Dear Ithaca Police Benevolent Association,
Like many other Ithacans, I’ve watched with dismay as I’ve seen the IPBA Facebook fill up with media and language that I recognize from police unions in other towns and cities. I see you criticizing individual media outlets and reporters that you don’t like. I see treasurer Mike Meskill wearing a Thin Blue Line cap in fundraising videos — blacking out the American flag to argue that it is police, rather than community or shared purpose, that keeps America together. And I see you wildly mixing the financial and safety concerns of your members — the core of your mission as I understand it — with a public-facing narrative that crime is overwhelming the city because of a lack of police. In your August 31 post, you asked the “silent majority” in Ithaca to contact our representatives, using the same language that Richard Nixon did to rally support for the Vietnam War.
Your followers respond to your increasingly strident and anti-Ithaca rhetoric. On your post complaining about protests on August 6, a heating and cooling technician from Covert wrote that “A gathering of veteran patriots could clear the way for you but be mindful that while liberals and snowflakes may tolerate domestic terrorism we will not and the necessary amount of force to gain compliance will be utilized.” Your own ex-officer Greg Firman offered to bring retired police to push aside protesters in a now-deleted post. When you rail against your own citizens, you don’t provoke compliance with your wishes. You feed into a narrative created by Tom Reed and reinforced by Trump that there is something wrong with Ithaca, that it needs to be disciplined or suppressed. Little could be worse for the relationship between the police and the public.?
I know you have some supporters who are Ithacans — although many of your strongest supporters on Facebook are not — but I want to remind you of the cultural and political divide between these statements and the Ithacans I know. We depend as a community on our people of color and immigrants. We offer a tolerant and open space to the students and visitors that come to town. We are a small city under substantial economic pressure, and we understand that suffering creates crime that police can’t prevent or “solve.” Lastly, we know that there is a racial divide in Ithaca, a basic and violent unfairness that is very old, very complex, and which remains to this day in many forms, including policing. As you well know, this is a murderous injustice, and the deaths of Black people at the hands of police offend not just our shared sense of decency but our belief in the rule of law.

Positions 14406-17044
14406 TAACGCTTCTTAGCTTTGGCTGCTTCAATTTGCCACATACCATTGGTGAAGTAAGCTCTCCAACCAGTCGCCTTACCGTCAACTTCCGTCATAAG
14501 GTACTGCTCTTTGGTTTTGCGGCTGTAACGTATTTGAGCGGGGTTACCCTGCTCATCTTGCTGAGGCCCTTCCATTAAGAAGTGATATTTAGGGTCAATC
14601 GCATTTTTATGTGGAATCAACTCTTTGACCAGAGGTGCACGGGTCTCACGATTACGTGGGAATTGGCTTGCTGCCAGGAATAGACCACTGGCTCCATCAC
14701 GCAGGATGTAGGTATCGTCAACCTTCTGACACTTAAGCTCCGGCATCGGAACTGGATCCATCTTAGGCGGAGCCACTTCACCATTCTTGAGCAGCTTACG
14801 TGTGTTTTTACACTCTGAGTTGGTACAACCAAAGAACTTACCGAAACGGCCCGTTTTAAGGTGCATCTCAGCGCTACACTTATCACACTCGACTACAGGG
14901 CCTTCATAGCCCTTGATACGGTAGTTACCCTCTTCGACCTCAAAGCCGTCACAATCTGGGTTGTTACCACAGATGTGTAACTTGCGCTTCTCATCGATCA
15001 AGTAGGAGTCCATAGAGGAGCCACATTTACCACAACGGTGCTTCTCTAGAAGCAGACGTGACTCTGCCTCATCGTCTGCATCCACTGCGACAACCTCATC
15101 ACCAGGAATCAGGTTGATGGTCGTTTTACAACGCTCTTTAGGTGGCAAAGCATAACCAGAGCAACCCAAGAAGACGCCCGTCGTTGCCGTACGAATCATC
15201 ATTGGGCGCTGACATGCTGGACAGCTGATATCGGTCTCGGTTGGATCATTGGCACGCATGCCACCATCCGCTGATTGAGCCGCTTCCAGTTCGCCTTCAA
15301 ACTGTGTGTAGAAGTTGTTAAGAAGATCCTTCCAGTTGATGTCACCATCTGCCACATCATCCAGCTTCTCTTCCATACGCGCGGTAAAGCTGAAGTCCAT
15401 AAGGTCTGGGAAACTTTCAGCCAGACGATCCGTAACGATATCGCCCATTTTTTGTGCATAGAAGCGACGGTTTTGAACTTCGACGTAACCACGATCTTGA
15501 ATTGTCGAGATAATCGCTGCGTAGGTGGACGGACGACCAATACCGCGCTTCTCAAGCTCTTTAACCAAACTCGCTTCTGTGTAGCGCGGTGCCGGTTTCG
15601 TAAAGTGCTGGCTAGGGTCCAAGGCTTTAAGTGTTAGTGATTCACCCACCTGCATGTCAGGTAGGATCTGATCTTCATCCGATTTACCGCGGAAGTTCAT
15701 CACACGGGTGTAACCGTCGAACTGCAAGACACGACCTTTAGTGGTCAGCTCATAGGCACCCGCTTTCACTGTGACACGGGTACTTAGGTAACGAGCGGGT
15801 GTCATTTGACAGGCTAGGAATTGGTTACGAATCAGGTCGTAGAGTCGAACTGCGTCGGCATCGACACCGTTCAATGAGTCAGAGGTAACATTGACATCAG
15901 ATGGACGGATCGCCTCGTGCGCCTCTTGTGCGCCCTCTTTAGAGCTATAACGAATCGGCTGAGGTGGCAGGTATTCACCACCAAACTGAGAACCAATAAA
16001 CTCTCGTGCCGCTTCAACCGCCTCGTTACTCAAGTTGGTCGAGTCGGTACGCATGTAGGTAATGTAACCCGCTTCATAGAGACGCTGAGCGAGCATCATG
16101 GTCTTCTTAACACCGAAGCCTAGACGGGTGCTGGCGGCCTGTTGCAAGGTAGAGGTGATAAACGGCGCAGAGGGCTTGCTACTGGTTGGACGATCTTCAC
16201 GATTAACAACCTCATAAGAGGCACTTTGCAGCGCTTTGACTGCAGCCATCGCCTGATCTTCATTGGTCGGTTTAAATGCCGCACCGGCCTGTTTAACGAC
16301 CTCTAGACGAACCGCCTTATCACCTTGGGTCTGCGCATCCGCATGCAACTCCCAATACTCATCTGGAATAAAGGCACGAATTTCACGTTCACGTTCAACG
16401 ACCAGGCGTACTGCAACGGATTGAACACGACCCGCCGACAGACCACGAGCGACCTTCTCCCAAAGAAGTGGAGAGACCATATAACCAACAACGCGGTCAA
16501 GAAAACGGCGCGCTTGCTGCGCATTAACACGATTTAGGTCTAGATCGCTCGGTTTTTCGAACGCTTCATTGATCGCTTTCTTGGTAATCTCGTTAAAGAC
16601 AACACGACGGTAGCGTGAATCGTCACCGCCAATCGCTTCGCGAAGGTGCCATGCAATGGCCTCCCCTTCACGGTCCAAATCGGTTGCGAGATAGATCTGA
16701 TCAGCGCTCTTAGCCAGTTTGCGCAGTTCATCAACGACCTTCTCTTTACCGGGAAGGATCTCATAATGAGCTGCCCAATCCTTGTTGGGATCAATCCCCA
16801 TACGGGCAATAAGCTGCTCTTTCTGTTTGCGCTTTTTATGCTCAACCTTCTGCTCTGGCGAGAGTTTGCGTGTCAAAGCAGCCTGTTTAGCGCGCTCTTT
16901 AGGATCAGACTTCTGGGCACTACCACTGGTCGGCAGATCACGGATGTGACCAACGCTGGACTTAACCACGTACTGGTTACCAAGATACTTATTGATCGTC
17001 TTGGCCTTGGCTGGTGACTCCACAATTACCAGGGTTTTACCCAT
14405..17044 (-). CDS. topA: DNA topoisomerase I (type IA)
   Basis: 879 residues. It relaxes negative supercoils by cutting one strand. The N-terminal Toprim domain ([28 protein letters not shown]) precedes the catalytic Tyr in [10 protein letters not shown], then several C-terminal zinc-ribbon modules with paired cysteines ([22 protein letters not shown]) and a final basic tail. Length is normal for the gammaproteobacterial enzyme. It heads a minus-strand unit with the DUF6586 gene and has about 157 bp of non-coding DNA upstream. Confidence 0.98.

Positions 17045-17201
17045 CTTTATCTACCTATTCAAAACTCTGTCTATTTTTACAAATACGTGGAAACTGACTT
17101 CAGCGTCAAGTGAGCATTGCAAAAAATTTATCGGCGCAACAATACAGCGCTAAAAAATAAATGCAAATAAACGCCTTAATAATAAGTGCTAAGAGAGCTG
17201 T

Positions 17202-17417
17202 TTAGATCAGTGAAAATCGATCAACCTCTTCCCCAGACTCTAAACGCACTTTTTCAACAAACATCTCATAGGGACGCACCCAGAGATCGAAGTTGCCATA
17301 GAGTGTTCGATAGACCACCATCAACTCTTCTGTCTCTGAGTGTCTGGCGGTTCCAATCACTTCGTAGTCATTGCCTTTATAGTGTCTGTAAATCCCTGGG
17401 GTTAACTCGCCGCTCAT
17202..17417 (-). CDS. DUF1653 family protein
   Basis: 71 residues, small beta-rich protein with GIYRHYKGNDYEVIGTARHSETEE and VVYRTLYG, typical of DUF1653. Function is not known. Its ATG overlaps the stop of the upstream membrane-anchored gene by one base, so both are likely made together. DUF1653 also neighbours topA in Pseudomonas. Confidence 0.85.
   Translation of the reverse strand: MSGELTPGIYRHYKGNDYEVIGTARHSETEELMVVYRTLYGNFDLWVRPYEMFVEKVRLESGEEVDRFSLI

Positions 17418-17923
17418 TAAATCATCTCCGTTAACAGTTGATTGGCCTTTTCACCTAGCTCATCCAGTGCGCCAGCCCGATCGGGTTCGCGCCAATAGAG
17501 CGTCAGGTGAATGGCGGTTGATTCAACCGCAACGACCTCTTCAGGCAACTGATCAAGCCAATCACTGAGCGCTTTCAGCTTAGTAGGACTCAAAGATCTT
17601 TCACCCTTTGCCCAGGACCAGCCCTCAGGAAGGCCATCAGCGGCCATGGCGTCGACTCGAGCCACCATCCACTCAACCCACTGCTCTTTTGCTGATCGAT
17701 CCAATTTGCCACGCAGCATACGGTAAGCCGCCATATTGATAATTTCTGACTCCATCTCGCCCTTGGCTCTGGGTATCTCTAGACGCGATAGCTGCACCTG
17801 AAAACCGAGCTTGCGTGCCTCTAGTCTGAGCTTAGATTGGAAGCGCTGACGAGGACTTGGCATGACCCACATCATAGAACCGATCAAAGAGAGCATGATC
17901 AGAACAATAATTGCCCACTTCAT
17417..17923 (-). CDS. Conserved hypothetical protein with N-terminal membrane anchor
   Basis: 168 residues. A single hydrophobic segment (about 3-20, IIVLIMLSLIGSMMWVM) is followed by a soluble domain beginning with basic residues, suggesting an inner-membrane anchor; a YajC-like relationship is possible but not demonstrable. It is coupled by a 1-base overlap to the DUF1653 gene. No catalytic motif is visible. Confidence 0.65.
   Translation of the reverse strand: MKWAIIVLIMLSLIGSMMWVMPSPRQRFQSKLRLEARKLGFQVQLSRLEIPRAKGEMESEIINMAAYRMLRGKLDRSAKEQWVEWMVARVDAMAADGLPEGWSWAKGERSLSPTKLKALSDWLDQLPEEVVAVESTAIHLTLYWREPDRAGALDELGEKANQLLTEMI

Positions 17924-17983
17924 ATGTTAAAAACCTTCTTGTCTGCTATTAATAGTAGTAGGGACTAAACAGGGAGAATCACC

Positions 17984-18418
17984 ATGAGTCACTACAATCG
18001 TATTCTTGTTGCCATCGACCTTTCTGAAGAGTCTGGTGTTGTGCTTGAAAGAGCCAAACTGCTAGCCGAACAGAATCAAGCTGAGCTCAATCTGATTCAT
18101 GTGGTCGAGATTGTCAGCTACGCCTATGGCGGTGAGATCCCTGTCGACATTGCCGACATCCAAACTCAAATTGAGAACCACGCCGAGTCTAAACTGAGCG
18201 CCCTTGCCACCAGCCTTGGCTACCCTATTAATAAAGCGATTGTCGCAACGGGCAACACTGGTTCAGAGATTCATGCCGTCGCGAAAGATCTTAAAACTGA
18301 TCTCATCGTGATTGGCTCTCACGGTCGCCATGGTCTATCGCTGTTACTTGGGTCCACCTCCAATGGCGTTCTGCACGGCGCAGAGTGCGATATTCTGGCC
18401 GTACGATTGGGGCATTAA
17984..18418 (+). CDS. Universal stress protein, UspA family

Luckily, we have some powerful resources here. We are lucky to have Svante Myrick, who won reelection in 2019 with an overwhelming 76% of the vote and whose care and consideration keeps the city together. His commitment to releasing video, sharing disciplinary records, and communicating with the population consistently benefits the police department. We have a strong community of Ithacans committed to racial justice, who will not allow the kinds of inequities that make other communities so violent, disaffected, and grim. We have a history of Black excellence and Black love in the city that spans from Alex Haley to Bernie Milton to Rediet Abebe, the first black woman ever to get a Ph. D. in computer science at Cornell, who graduated last year. Underpinning these strengths are our cultural traditions: openness, a struggle for peace through justice, and a love for difference. We do not have to arrest our way out of 2020. And we shouldn’t! Doing that would sacrifice so much of what makes Ithaca flourish.?
Protestors are making demands of you because we need daily, serious change in the way police officers think about the community. I have seen positive, caring responses to the challenges that face us from some officers, but I don’t see it in the IPBA. Right now, you have the ability to encounter the protests with resentment and anger; you have the liberty to rail against the mayor during contract negotiations. But if you do, please, don’t tell yourself that you’re doing this on behalf of the Ithaca community. Don’t pretend protests are abstract “civil unrest.” They are a message. We are not silent. We are speaking to you through the ballot box and in the streets.?